More British Press for Purge
Maya Jaggi at The Guardian says:
Shot through with sibling jealousy, the plot has a gothic power and implausibility, with people stifled in sealed chambers and corpses left under floorboards. Aliide’s own warped cruelty enables a brutal honesty about the moral ambiguities of collaboration, with Oksanen, a young Finnish writer of Finnish-Estonian parentage, brave enough to depict earlier generations as clearly culpable.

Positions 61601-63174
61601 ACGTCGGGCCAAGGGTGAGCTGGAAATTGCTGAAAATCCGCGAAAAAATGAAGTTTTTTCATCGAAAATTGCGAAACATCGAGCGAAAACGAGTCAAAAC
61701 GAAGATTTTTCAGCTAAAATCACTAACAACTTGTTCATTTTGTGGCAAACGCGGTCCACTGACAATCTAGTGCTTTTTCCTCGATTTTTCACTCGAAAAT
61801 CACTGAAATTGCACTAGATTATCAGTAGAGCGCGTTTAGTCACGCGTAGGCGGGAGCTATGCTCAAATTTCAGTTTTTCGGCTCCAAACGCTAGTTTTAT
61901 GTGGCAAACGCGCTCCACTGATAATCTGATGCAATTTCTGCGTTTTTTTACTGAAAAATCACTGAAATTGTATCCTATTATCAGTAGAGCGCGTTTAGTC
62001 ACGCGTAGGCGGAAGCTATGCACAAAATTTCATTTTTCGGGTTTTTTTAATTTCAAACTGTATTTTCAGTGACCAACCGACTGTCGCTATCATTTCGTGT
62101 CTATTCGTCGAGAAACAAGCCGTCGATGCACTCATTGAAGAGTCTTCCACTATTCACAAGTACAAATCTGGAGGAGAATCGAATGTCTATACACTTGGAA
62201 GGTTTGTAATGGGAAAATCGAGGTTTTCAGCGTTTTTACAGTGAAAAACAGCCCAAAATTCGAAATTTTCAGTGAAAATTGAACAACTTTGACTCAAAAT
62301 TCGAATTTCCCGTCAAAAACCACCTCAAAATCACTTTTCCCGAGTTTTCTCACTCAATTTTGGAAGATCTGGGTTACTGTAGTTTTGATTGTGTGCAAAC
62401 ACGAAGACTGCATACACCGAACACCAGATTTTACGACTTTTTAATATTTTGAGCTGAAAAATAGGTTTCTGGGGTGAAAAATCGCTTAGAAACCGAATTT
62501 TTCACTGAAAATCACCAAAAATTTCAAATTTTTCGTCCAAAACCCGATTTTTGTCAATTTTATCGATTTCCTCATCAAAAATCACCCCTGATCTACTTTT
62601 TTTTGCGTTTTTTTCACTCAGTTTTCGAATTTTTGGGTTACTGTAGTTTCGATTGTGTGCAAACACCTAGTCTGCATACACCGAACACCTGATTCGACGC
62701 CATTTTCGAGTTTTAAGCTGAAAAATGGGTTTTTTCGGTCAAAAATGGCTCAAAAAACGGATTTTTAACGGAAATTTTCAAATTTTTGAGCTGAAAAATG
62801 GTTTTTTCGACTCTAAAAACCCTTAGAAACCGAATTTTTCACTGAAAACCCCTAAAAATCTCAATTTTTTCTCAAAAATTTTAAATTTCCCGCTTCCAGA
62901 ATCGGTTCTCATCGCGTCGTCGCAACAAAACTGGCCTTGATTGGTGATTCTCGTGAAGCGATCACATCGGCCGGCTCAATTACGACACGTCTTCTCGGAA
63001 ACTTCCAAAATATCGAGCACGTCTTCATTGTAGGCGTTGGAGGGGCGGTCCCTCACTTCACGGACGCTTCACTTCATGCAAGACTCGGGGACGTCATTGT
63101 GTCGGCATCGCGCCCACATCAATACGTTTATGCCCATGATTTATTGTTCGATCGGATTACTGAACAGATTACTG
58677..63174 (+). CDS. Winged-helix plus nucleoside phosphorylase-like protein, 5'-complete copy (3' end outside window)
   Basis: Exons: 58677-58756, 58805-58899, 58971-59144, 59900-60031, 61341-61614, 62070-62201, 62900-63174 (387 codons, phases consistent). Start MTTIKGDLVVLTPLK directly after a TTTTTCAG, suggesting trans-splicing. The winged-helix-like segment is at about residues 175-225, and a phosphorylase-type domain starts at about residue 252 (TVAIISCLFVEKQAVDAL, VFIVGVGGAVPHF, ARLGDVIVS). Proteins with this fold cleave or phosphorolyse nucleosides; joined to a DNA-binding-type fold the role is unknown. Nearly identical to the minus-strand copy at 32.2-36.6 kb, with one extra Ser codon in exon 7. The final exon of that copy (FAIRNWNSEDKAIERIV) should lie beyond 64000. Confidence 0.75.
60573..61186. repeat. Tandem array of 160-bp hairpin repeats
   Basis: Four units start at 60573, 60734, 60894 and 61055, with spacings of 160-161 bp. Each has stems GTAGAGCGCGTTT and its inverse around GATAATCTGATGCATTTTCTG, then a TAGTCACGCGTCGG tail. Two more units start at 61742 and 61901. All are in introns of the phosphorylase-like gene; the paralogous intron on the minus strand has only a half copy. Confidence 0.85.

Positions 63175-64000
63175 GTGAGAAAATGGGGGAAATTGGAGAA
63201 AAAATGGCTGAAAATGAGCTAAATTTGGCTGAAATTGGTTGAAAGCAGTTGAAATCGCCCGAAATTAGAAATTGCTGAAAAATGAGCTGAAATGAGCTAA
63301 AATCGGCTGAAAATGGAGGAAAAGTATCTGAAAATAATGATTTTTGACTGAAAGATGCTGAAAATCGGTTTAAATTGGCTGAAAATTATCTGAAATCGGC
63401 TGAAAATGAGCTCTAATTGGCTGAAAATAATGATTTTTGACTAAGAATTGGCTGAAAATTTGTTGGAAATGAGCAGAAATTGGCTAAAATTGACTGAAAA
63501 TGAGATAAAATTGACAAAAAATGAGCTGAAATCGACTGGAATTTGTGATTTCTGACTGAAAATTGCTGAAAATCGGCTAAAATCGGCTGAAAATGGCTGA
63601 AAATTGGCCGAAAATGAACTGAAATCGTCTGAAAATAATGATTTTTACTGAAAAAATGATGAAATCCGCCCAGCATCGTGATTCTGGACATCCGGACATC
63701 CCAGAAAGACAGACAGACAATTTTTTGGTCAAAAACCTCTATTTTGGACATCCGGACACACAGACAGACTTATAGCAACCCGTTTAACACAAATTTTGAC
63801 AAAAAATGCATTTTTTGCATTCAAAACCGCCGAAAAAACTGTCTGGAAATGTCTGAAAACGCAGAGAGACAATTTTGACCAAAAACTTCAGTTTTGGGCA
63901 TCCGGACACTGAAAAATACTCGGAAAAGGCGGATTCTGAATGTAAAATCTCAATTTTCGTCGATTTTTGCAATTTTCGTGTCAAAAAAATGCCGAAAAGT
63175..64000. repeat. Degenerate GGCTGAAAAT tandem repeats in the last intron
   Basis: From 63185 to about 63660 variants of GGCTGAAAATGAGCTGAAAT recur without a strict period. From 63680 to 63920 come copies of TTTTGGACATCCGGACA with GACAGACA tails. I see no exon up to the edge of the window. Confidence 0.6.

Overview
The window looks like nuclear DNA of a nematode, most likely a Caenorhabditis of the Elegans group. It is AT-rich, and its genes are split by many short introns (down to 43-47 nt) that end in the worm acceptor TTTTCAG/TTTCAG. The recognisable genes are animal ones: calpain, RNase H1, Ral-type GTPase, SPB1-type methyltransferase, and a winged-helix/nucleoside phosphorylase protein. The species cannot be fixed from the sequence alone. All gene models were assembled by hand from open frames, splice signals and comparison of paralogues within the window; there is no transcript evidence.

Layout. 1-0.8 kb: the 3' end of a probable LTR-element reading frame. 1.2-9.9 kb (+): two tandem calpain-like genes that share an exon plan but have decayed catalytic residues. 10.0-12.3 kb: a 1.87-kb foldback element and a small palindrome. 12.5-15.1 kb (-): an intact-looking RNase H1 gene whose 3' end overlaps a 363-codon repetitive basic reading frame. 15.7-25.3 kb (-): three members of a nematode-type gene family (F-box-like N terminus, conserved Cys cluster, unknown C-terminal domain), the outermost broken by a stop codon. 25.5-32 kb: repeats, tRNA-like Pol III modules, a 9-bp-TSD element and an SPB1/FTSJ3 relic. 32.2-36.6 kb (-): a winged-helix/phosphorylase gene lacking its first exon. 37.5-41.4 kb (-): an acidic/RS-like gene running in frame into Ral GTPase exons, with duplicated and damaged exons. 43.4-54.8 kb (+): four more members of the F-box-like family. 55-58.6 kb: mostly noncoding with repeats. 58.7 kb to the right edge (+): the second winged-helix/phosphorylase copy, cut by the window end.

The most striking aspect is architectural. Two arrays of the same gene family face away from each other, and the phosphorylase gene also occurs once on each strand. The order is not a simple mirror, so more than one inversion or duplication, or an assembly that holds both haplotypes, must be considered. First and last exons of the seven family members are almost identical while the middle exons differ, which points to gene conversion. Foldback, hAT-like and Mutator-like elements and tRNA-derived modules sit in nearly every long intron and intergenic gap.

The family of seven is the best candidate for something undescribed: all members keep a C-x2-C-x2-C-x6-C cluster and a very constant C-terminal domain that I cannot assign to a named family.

Paul Binding at The Independent wrote a particularly vivid review:
The 1940s in Estonia resemble a sandwich with all three sections poisoned: Soviet occupation after the Molotov-Ribbentrop pact was followed by German “liberation” (a second vicious occupation), and then Russian re-conquest and incorporation into the USSR. The Finnish-Estonian Oksanen presents her history in a series of vivid cameos. Their order defies conventional chronology but corresponds to an inner logic of association and feeling, and so builds up the more strongly to the emotionally shattering climax.